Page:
After graduating from a college or university, the question becomes whether to head into the working world or advance on to a graduate program, like earning a graduate-level business degree or pursuing a Masters in education.
Of course, with higher education, comes more expenses.
However, there is a way for an aspiring student to embrace academic accomplishments, while simultaneously watching their debt shrink.
Education and grad school especially can be viewed as long term investments for a person’s career.
Mark Wiseman is a global investment manager and business executive who currently serves as the chair of the Alberta Investment Management Corporation, one of Canada’s largest and most diversified institutional investment fund managers.
Wiseman believes all long-term investors should test their portfolios for any possibility.
Wiseman, who also sits on the board of Sinai Health in Toronto, did a full study and scenario planning for the impact of a pandemic on the portfolio at CPPIB (The Canada Pension Plan Investment Board).
Keeping a long-term perspective is important, according to Wiseman, pointing out that at CPPIB the mantra was that a quarter was defined as 25 years.
Events like the COVID-19 pandemic have certainly flipped many people’s financial plans on their heads.
While it is still early days in terms of how the economic impact of the coronavirus will play out, Wiseman’s view is there will be a tremendous amount of distress.
“This could be an opportunity of a generation,” Wiseman told Top1000Funds.com, pointing out that this time the crisis is not a problem with the financial system. “
History says when these things pass people will go to restaurants, cinemas, theatre, watch sport.
Six months after 9/11, an event where it was unsure if people would fly again, passenger travel was back to where it was before the event.”
While many grad school programs are currently offering online education, some have considered discounting tuition for incoming classes.
Savings and portfolios have also been greatly affected during these trying times, but some banks and brokers are offering leniency due to an unprecedented scenario.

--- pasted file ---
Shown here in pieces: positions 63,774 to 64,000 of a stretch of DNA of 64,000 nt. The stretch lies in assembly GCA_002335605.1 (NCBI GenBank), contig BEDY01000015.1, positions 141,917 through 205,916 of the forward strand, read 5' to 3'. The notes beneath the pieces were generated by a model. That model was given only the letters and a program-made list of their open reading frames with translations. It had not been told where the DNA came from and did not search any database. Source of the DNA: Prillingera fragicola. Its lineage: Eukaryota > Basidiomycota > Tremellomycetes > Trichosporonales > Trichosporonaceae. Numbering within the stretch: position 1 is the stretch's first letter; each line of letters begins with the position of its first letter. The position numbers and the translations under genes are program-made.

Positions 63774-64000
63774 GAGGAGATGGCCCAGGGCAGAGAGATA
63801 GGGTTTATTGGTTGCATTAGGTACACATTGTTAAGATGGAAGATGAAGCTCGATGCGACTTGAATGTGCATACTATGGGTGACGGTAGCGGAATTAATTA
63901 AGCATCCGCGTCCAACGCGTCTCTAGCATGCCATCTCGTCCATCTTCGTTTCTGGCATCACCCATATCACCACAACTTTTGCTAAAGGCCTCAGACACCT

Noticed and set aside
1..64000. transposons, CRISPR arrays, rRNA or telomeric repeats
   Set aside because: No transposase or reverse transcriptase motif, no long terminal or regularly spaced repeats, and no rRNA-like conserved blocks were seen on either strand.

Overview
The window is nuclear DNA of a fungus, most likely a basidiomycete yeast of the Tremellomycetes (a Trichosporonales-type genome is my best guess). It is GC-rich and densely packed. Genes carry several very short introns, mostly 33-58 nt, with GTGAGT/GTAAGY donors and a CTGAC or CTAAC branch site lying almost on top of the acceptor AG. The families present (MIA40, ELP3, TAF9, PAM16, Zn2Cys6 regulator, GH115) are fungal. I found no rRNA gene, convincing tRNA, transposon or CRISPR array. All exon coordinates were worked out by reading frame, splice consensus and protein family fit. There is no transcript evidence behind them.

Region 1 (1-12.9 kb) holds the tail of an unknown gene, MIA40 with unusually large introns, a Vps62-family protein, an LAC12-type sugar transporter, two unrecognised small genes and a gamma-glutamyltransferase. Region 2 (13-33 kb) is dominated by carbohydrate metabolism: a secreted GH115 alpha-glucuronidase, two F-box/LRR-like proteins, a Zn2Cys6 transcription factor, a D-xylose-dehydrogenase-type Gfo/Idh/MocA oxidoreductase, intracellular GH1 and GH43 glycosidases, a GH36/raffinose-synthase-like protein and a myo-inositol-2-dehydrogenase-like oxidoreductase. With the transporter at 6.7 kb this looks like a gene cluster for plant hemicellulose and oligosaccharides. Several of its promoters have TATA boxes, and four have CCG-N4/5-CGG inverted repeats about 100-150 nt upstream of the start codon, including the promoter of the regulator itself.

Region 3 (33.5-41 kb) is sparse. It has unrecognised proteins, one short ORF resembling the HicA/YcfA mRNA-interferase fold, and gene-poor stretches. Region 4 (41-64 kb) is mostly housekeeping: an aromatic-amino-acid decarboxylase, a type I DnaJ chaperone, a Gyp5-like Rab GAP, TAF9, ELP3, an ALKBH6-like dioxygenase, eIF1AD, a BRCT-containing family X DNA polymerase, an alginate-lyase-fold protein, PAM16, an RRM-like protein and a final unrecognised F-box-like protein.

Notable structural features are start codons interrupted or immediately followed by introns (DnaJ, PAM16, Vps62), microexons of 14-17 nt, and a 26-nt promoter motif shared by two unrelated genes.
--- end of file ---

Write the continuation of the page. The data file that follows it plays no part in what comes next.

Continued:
These hardship situations have made for an accommodating possibility to make education happen with a greater safety netting in regards to repaying.
Work First, Learn Later
When you first come out of school, your salary will likely be at its lowest.
For a year or two, focus on saving for graduate school.
Live as economically as you can, and put away whatever money you can.
In a year or two, these savings will add up. In the end, if you get a scholarship, work while in school, or get a teaching assistant position, you may end up leaving your graduate school fund alone.
Wiseman, a former Senior Managing Director at BlackRock, Global Head of Active Equities, Chairman of its alternatives business, and Chairman of BlackRock’s Global Investment Committee, suggests an expense so suddenly out of school creates a financial uncertainty, “It just creates a cost with no expected benefit other than smoothing. And what would you hedge against? You don’t know what will show up.”
Teaching assistant positions that accompany a grad school program have seen a rise in popularity for undergraduate students seeking to balance their books while pursuing a higher degree, and professors have seen the benefit of a helping hand while promoting advisory roles for themselves.
Schools have a strong business interest in attracting and retaining high-achieving students.
When you’re researching programs, keep an eye out for whether merit scholarships are available.
If you can’t find anything on a school’s website, call or email the admissions office to ask.
Even if you’re already accepted to a program, you can call and ask whether merit scholarships are available.
Be sure to find out whether these scholarships are renewable.
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